### Labels, gotos, switches, and breaks

Within the C syntax, there is a subset that (1) is delightfully internally consistent and elegant and (2) entirely unnecessary. For the sake of saving space in the book and the reader's mind, I cut it this segment from Modeling with Data. But I'm reprinting it here because this is entirely valid syntax, and if you're advanced enough that you're reading other people's code, you'll need to be familiar with these things. I like C for being an example of how far you can get with just a few keywords, but I like this subset of C for being a self-contained, optional, and occasionally useful addition.

I've been convinced to switch to a more script-like indentation format, by the way, wherein one-line if statements are actually put on one line, and those with curly braces get several lines.

The purpose of all of these elements is to jump to a different place in the code listing. There was once a time when this was common, because it was basically all a programmer had on hand to work with, but in the present day the goto is considered harmful (PDF). If there are multiple jumps to be followed, a reader can easily get lost.

However, a single jump by itself tends to be relatively easy to follow, and can clarify if used appropriately and in moderation. Linus Torvalds, the author of the Linux kernel, recommends the goto for limited uses like cutting out of a function when there's an error or processing is done, as in the example below.

###### Labels and break

A line of code can be named, by simply providing a name with a colon after it. You can then jump to that line via goto. Here is a code snippet that presents the basic idea, with a line labeled outro. It finds the sum of all the elements in two vectors, provided they are all not NaN. If one of the elements is NaN, this is an error and we need to exit the function. But however we choose to exit, we will free both vectors as cleanup. We could place the cleanup code in the listing three times (once if vector has a NaN, once if vector2 has one, and once on OK exit), but it's cleaner to have one exit segment and jump to it as needed.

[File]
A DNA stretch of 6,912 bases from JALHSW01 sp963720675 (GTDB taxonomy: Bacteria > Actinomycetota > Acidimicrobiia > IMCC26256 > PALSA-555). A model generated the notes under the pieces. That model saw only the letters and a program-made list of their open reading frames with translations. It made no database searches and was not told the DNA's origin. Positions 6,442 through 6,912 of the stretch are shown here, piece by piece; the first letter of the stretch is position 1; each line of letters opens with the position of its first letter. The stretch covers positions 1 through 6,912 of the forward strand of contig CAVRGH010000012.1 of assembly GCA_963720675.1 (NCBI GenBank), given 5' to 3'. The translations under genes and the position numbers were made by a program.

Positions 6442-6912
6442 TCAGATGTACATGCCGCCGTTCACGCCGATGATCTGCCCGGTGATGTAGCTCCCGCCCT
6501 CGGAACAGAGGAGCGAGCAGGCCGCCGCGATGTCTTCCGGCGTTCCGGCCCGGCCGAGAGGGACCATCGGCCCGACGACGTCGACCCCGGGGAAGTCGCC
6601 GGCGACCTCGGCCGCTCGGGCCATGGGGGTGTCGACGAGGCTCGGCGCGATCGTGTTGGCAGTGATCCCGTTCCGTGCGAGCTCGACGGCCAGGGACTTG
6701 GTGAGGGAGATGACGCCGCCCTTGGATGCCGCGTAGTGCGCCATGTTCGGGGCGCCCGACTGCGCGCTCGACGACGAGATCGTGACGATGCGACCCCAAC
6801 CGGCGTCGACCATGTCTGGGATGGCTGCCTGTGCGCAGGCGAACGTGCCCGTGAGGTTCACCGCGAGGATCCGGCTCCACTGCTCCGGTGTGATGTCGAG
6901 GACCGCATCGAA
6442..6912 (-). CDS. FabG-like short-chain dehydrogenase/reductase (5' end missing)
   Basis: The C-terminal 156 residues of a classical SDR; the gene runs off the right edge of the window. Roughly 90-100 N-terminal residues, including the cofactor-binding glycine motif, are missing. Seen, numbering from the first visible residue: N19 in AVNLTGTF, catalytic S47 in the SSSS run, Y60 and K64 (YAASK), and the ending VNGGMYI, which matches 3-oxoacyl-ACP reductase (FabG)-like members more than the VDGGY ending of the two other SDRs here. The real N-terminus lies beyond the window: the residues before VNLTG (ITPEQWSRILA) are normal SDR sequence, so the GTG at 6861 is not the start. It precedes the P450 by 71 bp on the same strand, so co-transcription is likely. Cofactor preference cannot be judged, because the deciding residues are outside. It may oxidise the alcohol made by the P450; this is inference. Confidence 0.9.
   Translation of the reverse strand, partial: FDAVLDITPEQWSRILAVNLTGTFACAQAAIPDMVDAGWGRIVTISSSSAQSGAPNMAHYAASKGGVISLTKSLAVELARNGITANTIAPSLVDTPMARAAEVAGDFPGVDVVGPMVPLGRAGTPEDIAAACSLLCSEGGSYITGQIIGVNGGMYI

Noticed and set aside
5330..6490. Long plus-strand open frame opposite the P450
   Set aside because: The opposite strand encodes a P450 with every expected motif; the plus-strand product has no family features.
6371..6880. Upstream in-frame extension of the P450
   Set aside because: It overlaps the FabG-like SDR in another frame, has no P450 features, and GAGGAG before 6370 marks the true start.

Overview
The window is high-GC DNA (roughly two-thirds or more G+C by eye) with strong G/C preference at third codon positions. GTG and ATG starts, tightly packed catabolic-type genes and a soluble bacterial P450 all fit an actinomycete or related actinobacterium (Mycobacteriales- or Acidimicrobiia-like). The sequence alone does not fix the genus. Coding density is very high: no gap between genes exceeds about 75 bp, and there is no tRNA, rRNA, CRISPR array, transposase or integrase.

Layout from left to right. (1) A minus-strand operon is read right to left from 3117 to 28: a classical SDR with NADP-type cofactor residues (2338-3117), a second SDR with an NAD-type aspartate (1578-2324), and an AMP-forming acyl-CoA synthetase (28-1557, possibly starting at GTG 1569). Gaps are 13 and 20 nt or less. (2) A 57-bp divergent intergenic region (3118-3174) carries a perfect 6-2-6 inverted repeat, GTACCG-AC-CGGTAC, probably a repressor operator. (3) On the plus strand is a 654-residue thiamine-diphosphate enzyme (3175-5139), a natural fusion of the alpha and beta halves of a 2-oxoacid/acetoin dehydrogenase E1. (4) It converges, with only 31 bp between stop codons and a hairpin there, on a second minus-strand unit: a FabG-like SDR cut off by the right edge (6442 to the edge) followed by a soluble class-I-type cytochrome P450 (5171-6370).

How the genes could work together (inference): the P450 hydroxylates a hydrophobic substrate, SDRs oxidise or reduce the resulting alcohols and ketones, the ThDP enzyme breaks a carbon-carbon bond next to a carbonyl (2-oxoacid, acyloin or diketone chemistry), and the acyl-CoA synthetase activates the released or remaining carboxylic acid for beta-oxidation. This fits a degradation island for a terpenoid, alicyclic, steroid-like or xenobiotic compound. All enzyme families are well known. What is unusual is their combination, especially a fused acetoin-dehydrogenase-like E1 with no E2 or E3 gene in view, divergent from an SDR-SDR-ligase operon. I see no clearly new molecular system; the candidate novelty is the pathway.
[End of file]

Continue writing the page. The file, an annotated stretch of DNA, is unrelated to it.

double sum=0, ok=0;
for (int i=0; i< vector_size; i++){
if (isnan (vector[i])) goto outro;
sum += vector[i];
}

for (int i=0; i< vector2_size; i++){
if (isnan (vector2[i])) goto outro;
sum += vector2[i];
}
ok=1;

outro:
printf("The sum until the first NaN (if any) was %g\n", sum);
free(vector);
free(vector2);
return ok;


The goto will only work within one function. If you need to jump from one function to an entirely different one, check your standard library documentation (or the man pages) for longjmp.

An alternative is break, which cuts out of the innermost loop in which it is located. It is primarily useful when searching through an array for an item. Once you have found what you are looking for, there is no need to continue looping to the end of the array. Here we find the first element greater than a cutoff. If it isn't found, return -INFINITY. Here is code that would work about like the above:

double out = -INFINITY